The trinucleotide repeats were abundant SSR type identified by ESAP Plus. This result is also consistent with the previous sugarcane studies  and close evolutionary species such as in maize (Zea mays L.), rice (Oryza sativa L.), sorghum (Sorghum bicolor L.), wheat (Triticum aestivum L.)  and barley (Hordeum vulgare) . The most abundant SSR motif was CCG/CGG that is identical with some cereal species such as barley, wheat, maize, oats, rye, rice, and sorghum [6, 38].
ESAP Plus is an automated pipeline for developing EST-SSR primers. ESAP Plus is the most comprehensive and flexible software suite for EST-SSR primer development that incorporates all four critical steps, namely, 1) EST pre-processing, 2) clustering and assembly, 3) identifying SSR locus and 4) design SSR primers. The proposed pipeline offers users to choose different tools that might be better fit with their input ESTs for reducing EST redundancy and identifying SSR loci. ESAP Plus is capable of handling large scale design of EST-SSR primers that is needed in most plant genetics studies and breeding programs.
Project name: ESAP Plus.
Project home page: http://gbp.kku.ac.th/esap_plus/.
Operating systems: the software is fully tested on Ubuntu Linux operating system.
Programming languages: Perl, Shell script, PHP, HTML, Java script
Other requirements: Apache HTTP server, Perl interpreter
License: GNU GPL
Any restrictions to use by non-academics: None
This article has been published as part of BMC Genomics Volume 17 Supplement 13, 2016: 15th International Conference On Bioinformatics (INCOB 2016). The full contents of the supplement are available online at https://bmcgenet.biomedcentral.com/articles/supplements/volume-17-supplement-13.
Publication charges for this article have been funded by the Research Professional Development Project under the Science Achievement Scholarship of Thailand (SAST) and Khon Kaen University under Incubation Researcher Project. ST acknowledges his financial support from the National Science and Technology Development Agency (NSTDA), under the GII initiative project and the mid-career research grant number RSA5860081 from the Thailand Research Fund (TRF).
Availability of data and materials
PP, JP and NT designed the pipeline structure and tested all software and parameters to be implemented in ESAP Plus. PP wrote the Perl scripts, conducted all experiments and drafted the manuscript. PP and JP wrote Shell scripts designed the database schema, implemented ESAP Plus web site, tested ESAP Plus as end-users. CA, JP, PS, ST and NT revised the manuscript. NT conceived the idea of constructing ESAP Plus. All authors read and approved the final manuscript.
The authors declare that they have no competing interests.
Consent for publication
Ethics approval and consent to participate
Open AccessThis article is distributed under the terms of the Creative Commons Attribution 4.0 International License (http://creativecommons.org/licenses/by/4.0/), which permits unrestricted use, distribution, and reproduction in any medium, provided you give appropriate credit to the original author(s) and the source, provide a link to the Creative Commons license, and indicate if changes were made. The Creative Commons Public Domain Dedication waiver (http://creativecommons.org/publicdomain/zero/1.0/) applies to the data made available in this article, unless otherwise stated.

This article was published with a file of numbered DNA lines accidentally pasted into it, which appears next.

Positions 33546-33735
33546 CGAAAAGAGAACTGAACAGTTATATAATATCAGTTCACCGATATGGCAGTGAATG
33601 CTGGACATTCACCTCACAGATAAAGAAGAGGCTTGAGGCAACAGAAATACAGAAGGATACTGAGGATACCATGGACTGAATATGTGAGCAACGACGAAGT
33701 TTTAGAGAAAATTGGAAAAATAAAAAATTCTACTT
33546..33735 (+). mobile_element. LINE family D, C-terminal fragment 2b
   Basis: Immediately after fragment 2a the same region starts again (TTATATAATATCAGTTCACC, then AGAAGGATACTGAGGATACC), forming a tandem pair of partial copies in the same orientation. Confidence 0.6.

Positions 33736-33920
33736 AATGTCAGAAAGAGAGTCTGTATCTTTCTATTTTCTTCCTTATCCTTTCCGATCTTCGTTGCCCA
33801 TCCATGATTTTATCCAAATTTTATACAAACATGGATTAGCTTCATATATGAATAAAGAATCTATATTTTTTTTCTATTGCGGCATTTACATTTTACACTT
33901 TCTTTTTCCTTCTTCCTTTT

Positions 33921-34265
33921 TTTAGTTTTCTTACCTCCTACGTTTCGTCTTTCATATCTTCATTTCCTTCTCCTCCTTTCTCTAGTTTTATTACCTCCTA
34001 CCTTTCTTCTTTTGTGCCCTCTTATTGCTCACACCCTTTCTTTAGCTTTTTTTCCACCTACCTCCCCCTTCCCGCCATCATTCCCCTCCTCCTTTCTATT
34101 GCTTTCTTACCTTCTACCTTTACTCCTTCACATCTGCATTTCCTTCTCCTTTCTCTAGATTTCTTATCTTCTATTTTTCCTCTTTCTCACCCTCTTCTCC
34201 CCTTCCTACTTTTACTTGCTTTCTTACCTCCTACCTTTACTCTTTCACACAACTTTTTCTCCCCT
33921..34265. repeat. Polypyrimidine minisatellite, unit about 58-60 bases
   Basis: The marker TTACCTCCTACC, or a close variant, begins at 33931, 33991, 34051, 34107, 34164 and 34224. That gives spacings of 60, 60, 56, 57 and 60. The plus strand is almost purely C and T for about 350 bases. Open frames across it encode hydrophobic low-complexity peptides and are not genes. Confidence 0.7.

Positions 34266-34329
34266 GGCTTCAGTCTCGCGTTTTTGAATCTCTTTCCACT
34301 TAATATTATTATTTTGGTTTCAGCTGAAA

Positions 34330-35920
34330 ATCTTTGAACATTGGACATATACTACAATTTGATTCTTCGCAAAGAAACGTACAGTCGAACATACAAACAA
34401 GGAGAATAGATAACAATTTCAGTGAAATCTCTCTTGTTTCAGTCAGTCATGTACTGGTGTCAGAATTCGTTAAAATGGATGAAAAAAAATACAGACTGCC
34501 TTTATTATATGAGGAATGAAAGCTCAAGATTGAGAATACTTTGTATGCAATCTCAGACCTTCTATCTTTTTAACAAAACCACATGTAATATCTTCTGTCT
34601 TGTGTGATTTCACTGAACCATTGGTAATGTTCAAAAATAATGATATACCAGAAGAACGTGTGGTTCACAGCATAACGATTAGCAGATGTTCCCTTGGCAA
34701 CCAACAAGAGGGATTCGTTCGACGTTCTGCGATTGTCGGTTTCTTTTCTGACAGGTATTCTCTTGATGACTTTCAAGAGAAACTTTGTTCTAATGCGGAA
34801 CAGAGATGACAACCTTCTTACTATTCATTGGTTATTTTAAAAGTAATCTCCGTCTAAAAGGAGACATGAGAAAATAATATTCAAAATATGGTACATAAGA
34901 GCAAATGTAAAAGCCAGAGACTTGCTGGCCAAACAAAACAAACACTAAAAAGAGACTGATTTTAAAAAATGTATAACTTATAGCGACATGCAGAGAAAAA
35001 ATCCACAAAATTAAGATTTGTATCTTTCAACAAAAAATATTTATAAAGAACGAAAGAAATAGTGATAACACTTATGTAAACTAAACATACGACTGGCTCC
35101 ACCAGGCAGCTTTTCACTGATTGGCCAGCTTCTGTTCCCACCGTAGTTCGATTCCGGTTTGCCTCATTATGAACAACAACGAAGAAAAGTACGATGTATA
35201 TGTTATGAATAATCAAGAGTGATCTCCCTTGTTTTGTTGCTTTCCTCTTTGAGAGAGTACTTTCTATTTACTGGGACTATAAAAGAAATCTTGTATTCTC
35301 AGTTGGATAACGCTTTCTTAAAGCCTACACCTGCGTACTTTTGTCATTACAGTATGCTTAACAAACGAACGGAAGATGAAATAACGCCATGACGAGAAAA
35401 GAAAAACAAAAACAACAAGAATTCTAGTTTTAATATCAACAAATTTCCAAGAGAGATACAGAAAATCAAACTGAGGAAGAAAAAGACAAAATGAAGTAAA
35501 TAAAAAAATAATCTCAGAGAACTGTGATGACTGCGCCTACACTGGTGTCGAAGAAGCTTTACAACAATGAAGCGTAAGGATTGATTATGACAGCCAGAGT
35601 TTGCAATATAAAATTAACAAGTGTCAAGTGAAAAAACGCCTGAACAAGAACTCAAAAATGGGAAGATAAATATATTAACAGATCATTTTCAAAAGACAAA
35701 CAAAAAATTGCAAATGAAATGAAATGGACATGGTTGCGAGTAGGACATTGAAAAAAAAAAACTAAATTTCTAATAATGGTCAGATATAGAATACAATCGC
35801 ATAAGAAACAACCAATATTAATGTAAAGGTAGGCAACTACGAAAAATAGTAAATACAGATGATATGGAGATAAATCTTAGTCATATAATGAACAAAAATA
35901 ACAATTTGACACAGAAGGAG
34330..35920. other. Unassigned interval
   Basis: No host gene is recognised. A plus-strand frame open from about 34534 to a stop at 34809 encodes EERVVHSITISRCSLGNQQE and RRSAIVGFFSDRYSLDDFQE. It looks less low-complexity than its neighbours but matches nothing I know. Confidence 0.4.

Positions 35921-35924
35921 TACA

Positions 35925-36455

- Yu J-K, Dake TM, Singh S, Benscher D, Li W, Gill B, Sorrells ME. Development and mapping of EST-derived simple sequence repeat markers for hexaploid wheat. Genome. 2004;47:805–18.View ArticlePubMedGoogle Scholar
- Semagn K, Bjørnstad A, Skinnes H, Marøy AG, Tarkegne Y, William M. Distribution of DArT, AFLP, and SSR markers in a genetic linkage map of a doubled-haploid hexaploid wheat population. Genome. 2006;49:545–55.View ArticlePubMedGoogle Scholar
- Eujayl I, Sorrells ME, Baum M, Wolters P, Powell W. Isolation of EST-derived microsatellite markers for genotyping the A and B genomes of wheat. Theor Appl Genet. 2002;104:399–407.View ArticlePubMedGoogle Scholar
- Adams MD, Kelley JM, Gocayne JD, Dubnick M, Polymeropoulos MH, Xiao H, Merril CR, Wu A, Olde B, Moreno RF. Complementary DNA sequencing: expressed sequence tags and human genome project. Science. 1991;252:1651–6.View ArticlePubMedGoogle Scholar
- Jarne P, Lagoda PJL. Microsatellites, from molecules to populations and back. Trends Ecol Evol. 1996;11:424–9.View ArticlePubMedGoogle Scholar
- Kantety RV, La Rota M, Matthews DE, Sorrells ME. Data mining for simple sequence repeats in expressed sequence tags from barley, maize, rice, sorghum and wheat. Plant Mol Biol. 2002;48:501–10.View ArticlePubMedGoogle Scholar
- Gao L, Tang J, Li H, Jia J. Analysis of microsatellites in major crops assessed by computational and experimental approaches. Mol Breed. 2003;12:245–61.View ArticleGoogle Scholar
- Nagaraj SH, Gasser RB, Ranganathan S. A hitchhiker’s guide to expressed sequence tag (EST) analysis. Brief Bioinform. 2006;8:6–21.View ArticlePubMedGoogle Scholar
- Yuan J, Liu Y, Wang Y, Xie G, Blevins R. Genome analysis with gene-indexing databases. Pharmacol Ther. 2001;91:115–32.View ArticlePubMedGoogle Scholar